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Patrick Vallance set to brief MPs on dangers of climate crisis after man’s 37-day hunger strike

Green MP Caroline Lucas, who organised the briefing after Angus Rose’s hunger strike, has urged MPs to attend.

MPs have been urged to attend a briefing on the risks of the climate crisis, to be held in Parliament on Monday with Patrick Vallance, the government’s chief scientific adviser who played a leading role in public coronavirus briefings.

It was arranged after a 37-day hunger strike from activist Angus Rose, who sat outside the gates of Parliament demanding MPs and the public be told the reality of the dangers facing the environment.

Green Party MP Caroline Lucas, who helped arrange the briefing after seeing Rose’s protest, told The Big Issue: “It’s three years since parliament declared a climate emergency, yet ministers are still not heeding the scientists’ dire warnings about the climate emergency and MPs are still not all fully informed about the latest climate science.”

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Although the briefing will not be televised, it will be recorded and made available to the public.

The briefing will only be considered a success by Rose if two criteria are met.

First, that “a lot” of MPs from all parties attend. And secondly, that it is recorded or broadcast for the public to watch.

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“If neither of those happen, I won’t see it as a success,” he told The Big Issue

His demand for a public briefing on the dangers of climate change came after Boris Johnson confessed to a “Road to Damascus” moment on the subject when receiving a similar briefing.

Rose said his protest would have been “really quite different” with “a lot less engagement” had he been moved away from Parliament under the Police, Crime, Sentencing and Courts Act which came into force last week.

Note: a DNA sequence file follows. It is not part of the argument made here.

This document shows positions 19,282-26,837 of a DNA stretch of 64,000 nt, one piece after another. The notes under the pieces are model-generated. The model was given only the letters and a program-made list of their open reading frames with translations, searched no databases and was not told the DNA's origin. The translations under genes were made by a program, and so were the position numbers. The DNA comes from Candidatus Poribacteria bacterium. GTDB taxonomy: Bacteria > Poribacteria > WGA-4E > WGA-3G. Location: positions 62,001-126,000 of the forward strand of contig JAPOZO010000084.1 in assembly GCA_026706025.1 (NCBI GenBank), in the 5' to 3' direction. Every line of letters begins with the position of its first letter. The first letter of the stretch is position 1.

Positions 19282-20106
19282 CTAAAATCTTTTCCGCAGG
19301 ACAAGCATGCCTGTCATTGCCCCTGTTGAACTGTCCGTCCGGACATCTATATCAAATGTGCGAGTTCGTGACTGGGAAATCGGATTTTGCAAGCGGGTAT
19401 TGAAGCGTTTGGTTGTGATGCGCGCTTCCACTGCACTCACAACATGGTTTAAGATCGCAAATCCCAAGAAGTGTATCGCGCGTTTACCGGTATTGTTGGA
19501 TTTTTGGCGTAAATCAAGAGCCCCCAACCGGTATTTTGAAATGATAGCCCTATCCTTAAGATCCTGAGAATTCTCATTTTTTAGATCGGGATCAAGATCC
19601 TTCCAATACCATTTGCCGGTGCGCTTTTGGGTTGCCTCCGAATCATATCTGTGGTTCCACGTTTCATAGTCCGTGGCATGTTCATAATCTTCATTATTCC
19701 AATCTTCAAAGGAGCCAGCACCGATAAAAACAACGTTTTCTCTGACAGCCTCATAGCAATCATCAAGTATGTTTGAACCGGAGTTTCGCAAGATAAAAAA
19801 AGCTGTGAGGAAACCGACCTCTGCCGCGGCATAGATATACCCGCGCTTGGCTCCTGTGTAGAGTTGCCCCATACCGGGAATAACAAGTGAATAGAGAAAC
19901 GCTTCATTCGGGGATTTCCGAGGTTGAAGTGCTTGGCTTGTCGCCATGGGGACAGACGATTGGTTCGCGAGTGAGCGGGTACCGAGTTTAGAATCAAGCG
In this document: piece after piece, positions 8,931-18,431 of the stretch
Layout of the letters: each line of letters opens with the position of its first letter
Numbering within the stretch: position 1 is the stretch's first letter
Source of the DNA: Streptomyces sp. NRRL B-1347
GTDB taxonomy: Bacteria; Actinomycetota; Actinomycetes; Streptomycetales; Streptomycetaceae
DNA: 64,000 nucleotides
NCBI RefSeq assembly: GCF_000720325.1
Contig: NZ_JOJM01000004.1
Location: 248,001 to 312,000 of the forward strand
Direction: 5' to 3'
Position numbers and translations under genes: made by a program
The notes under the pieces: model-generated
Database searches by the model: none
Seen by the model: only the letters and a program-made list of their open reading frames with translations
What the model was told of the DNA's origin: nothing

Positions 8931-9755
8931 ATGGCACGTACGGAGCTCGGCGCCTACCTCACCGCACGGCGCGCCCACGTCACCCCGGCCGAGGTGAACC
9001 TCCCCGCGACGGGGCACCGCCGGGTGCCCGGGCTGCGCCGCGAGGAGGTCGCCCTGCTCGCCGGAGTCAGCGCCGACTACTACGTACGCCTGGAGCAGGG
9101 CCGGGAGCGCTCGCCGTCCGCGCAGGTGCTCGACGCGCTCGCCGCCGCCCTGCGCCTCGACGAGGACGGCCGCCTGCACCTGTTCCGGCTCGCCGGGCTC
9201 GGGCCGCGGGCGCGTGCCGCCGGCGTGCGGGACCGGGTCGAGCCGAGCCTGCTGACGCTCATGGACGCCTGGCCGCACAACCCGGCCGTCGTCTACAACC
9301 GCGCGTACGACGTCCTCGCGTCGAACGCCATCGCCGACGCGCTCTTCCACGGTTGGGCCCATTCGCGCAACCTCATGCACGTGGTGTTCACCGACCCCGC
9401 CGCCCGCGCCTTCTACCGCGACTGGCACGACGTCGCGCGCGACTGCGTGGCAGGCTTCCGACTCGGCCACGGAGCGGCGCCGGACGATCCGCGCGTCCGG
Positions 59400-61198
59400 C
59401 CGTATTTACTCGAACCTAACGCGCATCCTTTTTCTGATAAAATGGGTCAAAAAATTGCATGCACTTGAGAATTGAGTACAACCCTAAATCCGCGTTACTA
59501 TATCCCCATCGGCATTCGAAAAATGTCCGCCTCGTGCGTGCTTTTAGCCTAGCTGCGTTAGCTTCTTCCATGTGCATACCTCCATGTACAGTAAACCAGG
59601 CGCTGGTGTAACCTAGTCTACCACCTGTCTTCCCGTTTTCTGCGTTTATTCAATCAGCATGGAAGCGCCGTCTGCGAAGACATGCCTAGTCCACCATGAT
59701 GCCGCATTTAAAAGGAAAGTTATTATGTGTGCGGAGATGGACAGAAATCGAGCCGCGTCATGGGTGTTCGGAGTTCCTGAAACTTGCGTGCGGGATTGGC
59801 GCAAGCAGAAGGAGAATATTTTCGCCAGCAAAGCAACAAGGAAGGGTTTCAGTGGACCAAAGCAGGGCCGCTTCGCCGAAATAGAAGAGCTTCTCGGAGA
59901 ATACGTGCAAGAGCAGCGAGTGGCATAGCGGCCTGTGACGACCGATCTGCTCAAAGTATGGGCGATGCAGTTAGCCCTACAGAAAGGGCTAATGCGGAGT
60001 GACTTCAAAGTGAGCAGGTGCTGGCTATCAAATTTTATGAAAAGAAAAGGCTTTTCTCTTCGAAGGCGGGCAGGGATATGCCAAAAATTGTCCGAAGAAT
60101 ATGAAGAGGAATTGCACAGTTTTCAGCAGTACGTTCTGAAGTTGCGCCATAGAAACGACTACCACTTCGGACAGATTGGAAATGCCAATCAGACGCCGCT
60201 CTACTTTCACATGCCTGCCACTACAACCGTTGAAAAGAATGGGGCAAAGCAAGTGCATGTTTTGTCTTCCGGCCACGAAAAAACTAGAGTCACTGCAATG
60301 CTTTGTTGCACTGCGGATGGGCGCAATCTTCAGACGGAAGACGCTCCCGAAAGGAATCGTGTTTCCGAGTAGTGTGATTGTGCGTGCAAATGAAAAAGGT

Brexit protester Steve Bray had his infamous loudspeaker seized by police after the new law, which restricts protests around Parliament, was introduced.

But Rose added that his protest could have continued in prison – and that the new law could not fundamentally stop hunger strikers.

“It’s something that can’t be taken away. It’s almost immune to the [Police, Crime, Sentencing and Courts Act] that has been brought into effect,” he said, adding that his presence outside Parliament was “really, really quite important” to the success of his protest.

Rose said his memory has suffered since the hunger strike, but that he would consider the action again.

“When I ended this hunger strike I was like no never again. But I need to maybe carry on doing whatever I can. Maybe I will embark on another hunger strike, in which case the policing bill won’t affect me,” he said.

“I’m no-one special. If I was in Ukraine as a Ukrainian, I would be risking my life to defend my family and community. I’ve got similar clarity on the risks that my nieces and nephews face here.

He added: ​​”A lot of people don’t have that clarity. But if they did, keeping their kids and grandkids and nephews and nieces in their mind, then I think they would also consider doing something like going on a hunger strike. It’s in line with the risks that their kids face.”

Green MP Caroline Lucas told The Big Issue: “ It’s hugely welcome that the government’s chief scientific advisor and a panel of climate scientists are going to brief MPs and peers, and answer their questions, in large part thanks to the actions of Angus Rose. 

“I’m pleased to be able to host this event and would urge parliamentarians from all parties to attend and to equip themselves with the knowledge and understanding they need to protect us now and into the future.”

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